Charlotte Brontë: 10 facts

  • 21 April 2016

There’s more to Charlotte Brontë than blustery landscapes, sheltered spinsters and tormented romances. On the bicentenary of the author’s birth we uncover some surprising truths.

George Richmond, Charlotte Brontë, 1850 © National Portrait Gallery

George Richmond, Charlotte Brontë, 1850

Charlotte Great and Small, an exhibition celebrating the life and work of the author, is at the Brontë Parsonage Museum until 1 January 2017; free entry with a National Art Pass. Celebrating Charlotte Brontë is at the National Portrait Gallery until 14 August, free to all.


As a child she would create imaginary worlds

After leaving their strict, religious school, the Brontë children became increasingly cut off from the outside world. The siblings would create imaginary worlds and write reams of stories for one another. Charlotte and her brother, Branwell, wrote about their fictional country, Angria. Their imaginations served to entertain the children and ready them for careers as writers.


She didn’t always use the name Charlotte Brontë

The author first published her books, including her classic, Jane Eyre, under the nom de plume Currer Bell. Her sisters adopted the names Ellis and Acton Bell to preserve their privacy and mask their gender.​


Her first book only sold two copies

In 1846 Charlotte and her sisters Emily and Anne pooled their finances to self-publish a joint book of poetry, Poems by Currer, Ellis and Acton Bell. The publication only attracted two sales but it was noticed by other publishers, and two reviews encouraged them to keep writing. They followed up this effort by each writing a novel; Charlotte’s first full manuscript, The Professor, was declined for publication.


All her siblings had died by the time she was 33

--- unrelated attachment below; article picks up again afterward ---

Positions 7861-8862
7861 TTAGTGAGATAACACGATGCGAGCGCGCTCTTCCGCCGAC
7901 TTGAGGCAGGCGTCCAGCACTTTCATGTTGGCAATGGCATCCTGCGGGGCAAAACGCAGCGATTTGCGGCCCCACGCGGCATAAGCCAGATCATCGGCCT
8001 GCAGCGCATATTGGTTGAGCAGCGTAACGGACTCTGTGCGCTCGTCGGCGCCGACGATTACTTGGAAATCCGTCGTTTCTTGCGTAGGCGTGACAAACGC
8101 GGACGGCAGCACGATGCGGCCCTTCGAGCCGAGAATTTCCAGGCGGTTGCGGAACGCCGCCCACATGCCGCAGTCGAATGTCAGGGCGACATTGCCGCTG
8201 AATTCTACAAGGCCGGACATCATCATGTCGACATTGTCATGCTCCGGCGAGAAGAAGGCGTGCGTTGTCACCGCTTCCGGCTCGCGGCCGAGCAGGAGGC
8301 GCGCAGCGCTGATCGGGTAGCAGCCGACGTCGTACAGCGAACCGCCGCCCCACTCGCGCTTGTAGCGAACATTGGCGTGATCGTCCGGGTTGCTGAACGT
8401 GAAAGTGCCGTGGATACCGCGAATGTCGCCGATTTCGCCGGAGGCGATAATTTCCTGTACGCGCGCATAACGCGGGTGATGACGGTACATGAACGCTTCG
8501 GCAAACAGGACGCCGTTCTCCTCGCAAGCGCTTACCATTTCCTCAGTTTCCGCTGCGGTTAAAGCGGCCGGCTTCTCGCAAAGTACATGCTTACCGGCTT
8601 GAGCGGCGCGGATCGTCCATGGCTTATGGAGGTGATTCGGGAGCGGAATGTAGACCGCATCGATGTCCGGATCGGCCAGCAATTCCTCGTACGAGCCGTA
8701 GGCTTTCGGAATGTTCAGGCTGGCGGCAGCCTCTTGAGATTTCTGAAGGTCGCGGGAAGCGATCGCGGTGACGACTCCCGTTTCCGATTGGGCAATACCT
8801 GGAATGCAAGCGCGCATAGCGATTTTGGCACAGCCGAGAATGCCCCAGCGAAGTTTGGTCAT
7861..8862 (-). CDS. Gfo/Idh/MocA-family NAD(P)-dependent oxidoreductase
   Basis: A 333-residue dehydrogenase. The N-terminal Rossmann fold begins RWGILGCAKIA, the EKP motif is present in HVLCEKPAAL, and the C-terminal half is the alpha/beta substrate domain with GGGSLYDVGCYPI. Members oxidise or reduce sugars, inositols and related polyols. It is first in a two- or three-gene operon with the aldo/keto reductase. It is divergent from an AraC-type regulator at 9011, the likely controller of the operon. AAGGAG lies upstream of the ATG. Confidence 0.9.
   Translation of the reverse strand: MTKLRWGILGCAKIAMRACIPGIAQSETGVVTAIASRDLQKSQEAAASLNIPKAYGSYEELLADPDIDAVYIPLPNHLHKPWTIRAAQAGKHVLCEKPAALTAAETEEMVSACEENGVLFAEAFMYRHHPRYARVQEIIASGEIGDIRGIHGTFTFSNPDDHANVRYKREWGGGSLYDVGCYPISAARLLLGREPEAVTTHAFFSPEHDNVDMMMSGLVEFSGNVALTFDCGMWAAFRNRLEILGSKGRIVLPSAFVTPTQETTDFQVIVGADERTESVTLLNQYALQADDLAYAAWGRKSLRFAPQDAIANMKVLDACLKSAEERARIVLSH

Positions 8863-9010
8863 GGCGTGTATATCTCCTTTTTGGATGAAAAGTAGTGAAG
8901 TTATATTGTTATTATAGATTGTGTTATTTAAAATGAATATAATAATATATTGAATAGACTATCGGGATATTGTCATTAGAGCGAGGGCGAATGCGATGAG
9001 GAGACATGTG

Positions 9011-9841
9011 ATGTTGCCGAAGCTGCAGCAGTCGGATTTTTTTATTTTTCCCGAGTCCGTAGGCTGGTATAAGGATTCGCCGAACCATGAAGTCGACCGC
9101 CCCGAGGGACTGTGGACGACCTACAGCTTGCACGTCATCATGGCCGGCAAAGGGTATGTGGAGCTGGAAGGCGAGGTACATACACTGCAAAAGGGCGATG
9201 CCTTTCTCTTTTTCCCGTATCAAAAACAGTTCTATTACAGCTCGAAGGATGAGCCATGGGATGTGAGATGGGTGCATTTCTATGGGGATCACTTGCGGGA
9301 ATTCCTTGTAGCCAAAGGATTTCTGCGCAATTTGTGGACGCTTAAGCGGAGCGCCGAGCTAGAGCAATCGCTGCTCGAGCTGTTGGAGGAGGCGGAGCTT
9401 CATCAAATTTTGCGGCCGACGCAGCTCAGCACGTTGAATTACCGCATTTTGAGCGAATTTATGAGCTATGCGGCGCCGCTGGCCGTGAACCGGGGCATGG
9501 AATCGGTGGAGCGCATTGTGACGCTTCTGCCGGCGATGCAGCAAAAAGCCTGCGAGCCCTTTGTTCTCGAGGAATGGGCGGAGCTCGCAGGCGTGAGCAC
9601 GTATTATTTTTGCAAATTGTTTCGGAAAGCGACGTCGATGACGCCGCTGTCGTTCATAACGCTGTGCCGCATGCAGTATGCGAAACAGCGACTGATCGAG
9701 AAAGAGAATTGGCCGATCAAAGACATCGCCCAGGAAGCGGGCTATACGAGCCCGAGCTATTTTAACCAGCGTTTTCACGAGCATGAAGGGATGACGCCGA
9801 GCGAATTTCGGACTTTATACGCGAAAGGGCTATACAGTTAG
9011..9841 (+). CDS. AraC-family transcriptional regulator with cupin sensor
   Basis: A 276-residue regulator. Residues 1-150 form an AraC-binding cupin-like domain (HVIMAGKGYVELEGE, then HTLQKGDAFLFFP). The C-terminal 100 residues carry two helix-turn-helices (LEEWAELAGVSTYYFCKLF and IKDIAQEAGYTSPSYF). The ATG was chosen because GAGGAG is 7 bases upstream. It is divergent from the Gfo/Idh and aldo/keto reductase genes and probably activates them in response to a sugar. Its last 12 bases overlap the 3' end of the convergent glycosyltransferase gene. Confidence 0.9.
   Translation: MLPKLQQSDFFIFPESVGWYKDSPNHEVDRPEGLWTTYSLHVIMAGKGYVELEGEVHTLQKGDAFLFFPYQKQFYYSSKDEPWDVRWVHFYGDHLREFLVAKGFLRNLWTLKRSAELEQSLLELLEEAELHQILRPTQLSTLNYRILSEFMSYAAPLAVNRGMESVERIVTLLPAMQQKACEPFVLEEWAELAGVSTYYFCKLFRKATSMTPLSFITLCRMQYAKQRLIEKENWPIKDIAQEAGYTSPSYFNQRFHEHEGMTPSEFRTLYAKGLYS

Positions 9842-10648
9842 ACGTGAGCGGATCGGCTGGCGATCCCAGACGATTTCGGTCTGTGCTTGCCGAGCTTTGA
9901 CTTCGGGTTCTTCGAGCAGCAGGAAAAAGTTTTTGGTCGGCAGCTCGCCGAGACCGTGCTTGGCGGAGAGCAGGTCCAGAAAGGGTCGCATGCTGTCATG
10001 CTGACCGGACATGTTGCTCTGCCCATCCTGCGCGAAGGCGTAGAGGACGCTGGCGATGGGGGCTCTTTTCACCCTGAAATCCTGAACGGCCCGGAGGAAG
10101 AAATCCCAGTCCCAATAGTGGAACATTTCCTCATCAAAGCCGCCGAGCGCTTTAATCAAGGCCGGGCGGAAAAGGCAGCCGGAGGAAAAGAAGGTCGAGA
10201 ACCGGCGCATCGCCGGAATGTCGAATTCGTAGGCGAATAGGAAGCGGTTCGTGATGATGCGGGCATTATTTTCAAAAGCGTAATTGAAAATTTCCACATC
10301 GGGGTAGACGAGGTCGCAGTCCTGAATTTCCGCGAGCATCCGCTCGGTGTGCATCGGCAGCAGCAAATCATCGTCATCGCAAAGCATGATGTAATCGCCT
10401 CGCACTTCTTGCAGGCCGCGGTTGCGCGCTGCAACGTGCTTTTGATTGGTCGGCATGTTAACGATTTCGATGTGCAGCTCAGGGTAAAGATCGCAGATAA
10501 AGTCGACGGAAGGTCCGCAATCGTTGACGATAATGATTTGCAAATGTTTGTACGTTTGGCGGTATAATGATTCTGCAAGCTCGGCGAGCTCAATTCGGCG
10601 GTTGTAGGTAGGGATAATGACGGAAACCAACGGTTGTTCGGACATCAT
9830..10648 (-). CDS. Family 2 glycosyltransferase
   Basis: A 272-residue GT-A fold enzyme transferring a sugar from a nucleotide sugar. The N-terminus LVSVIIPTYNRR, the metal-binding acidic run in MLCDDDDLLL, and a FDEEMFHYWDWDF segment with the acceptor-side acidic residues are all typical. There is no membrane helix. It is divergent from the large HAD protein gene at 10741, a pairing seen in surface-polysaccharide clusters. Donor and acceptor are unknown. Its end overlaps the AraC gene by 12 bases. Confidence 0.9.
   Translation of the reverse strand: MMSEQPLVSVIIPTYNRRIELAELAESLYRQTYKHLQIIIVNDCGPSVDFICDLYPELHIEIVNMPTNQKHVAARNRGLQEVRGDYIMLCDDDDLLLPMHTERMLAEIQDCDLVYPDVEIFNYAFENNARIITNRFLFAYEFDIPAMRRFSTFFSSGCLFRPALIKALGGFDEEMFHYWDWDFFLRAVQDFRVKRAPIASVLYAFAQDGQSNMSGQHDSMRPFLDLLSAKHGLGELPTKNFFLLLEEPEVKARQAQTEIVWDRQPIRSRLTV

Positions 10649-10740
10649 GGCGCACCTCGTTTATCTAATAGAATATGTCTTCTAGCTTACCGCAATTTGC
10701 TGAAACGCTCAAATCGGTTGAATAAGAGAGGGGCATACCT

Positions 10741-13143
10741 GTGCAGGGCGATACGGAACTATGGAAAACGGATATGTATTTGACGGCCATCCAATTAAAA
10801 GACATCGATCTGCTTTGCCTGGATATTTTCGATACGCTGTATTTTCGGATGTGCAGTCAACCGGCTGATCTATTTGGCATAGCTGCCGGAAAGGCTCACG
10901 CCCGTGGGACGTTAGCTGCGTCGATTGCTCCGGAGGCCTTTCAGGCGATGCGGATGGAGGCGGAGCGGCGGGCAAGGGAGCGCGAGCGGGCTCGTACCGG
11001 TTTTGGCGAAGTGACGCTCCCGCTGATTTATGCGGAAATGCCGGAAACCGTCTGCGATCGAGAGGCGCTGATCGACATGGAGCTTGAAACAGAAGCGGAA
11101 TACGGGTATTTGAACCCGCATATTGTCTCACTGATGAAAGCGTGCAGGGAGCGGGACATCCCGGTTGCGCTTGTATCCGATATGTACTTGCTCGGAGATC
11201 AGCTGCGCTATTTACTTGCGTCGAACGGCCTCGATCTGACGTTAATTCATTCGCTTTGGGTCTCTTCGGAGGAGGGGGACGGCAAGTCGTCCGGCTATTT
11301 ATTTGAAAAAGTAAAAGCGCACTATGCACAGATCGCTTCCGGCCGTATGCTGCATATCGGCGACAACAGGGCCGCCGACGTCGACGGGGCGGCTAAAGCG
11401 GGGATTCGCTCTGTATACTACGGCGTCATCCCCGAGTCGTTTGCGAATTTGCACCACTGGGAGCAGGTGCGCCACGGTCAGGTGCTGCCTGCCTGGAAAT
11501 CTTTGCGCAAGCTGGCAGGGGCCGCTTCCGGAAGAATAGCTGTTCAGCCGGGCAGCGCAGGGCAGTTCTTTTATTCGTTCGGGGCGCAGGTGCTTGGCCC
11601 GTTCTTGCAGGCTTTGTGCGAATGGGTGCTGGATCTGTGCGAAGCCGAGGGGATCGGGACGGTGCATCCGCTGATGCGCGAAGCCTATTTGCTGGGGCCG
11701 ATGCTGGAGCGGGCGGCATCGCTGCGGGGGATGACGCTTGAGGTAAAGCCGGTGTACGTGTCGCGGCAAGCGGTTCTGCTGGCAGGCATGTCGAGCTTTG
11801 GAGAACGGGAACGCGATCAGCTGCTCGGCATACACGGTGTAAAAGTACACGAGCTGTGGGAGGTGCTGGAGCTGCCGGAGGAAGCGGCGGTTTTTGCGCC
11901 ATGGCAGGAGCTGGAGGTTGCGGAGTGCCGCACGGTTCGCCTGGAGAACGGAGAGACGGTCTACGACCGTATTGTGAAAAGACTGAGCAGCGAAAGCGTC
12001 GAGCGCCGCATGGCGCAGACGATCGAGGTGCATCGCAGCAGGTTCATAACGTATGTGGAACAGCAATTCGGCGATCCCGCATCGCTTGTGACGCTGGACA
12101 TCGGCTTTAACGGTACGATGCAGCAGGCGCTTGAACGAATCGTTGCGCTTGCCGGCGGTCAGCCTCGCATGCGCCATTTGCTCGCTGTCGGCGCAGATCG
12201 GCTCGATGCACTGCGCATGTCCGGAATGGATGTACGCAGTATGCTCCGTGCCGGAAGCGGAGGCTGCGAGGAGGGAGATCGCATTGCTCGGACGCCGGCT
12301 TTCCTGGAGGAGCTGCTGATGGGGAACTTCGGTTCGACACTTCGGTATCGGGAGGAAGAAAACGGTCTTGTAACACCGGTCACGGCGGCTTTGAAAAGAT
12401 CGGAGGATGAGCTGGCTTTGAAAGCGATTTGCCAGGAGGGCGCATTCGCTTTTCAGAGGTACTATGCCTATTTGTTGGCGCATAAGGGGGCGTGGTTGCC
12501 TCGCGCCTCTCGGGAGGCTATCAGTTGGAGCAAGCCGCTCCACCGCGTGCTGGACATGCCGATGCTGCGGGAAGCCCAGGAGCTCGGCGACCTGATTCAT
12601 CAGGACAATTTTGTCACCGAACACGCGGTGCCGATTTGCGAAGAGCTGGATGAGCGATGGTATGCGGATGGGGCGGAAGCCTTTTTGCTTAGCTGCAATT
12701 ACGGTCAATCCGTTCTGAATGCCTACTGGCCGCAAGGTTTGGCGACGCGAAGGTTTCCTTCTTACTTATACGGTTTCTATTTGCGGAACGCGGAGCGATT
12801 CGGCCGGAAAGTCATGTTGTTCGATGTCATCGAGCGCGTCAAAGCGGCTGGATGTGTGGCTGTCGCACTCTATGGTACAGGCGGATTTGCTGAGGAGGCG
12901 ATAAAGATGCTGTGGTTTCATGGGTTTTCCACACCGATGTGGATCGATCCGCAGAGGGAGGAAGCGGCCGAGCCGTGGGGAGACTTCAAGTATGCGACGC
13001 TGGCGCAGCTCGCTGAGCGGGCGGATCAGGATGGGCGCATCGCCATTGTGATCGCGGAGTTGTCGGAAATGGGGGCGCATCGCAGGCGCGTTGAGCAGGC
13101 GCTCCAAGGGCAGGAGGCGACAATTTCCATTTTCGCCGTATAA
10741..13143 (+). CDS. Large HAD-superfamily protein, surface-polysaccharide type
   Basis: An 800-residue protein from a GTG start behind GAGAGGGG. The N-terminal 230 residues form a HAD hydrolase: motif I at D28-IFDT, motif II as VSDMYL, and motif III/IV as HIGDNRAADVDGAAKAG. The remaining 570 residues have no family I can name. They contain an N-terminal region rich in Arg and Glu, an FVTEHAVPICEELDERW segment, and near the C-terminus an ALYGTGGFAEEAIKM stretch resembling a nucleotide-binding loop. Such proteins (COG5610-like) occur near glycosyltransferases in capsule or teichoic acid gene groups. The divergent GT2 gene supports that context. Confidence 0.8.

The third of six children, Charlotte lost her mother to cancer when she was five. Four years later her sisters Maria and Elizabeth died of tuberculosis. Tragically, she lost her three other siblings – her brother Branwell and sisters Emily and Anne – within eight months of each other, between 1848 and 1849.


She was in love with a married man

IIn 1842 Charlotte and her sister Emily travelled to Brussels to find work in a boarding school run by Constantin Héger. While teaching English at the school Charlotte became increasingly attached to Héger, and the letters she sent to him after leaving the school indicate she was in love with him. Héger was a married man and it is certain he didn’t reciprocate the feelings or reply to her letters. Four of these letters were printed by The Times in 1913.


Jane Eyre was partly autobiographical

In the novel a plain governess who started life in a harsh charity school falls in love with a married man. Sound familiar? Charlotte and her sisters attended the Clergy Daughters' School in Lancashire, where the freezing conditions, inadequate nutrition and strict values meant many children suffered poor health, and her two eldest sisters were sent home to die; much like Jane’s friend Helen in the novel. The ‘mad woman’ upstairs has been thought to be inspired by her addict brother Branwell, who would often rage in his room through the night, drunk or high on laudanum.


She had famous friends

Once the popularity of Jane Eyre had established Charlotte as a respectable writer, her publisher persuaded her to make occasional visits to London, where she was introduced to a circle of notable writers and critics. Among her friends and acquaintances were: the social essayist Harriet Martineau; the novelist and author of Charlotte’s first biography, Elizabeth Gaskell; and William Thackeray.


Charlotte was a proto-feminist

‘I am no bird; and no net ensnares me: I am a free human being with an independent will.’

Jane Eyre is a fiercely independent woman guided by strict moral and religious values, destined to make her own decisions and pay her own way in life. A female protagonist with such a clear sense of self was highly unusual in Victorian literature; as such, the novel has been described as a feminist manifesto with proto-feminist themes. Jane refuses to bend to the demands made of her by the male characters simply because she is of lower class and female. The novel ends with the power balance rectified as she becomes financially independent and Rochester is physically dependent on her.


Her honeymoon was in Ireland

After much persuading, her father finally agreed to Charlotte marrying his curate, Arthur Bell Nicholls, who had been in love with her for many years. They married in June 1854 and took their honeymoon in Banagher in County Offaly, Ireland.


She may have died from morning sickness

Not long after marrying Nicholls, Charlotte fell pregnant. However, the pregnancy was burdened with nausea and fainting. She died on 31 March, aged 38. There have been many speculations on the cause of death; one is that she died of extreme dehydration and malnutrition from severe morning sickness.

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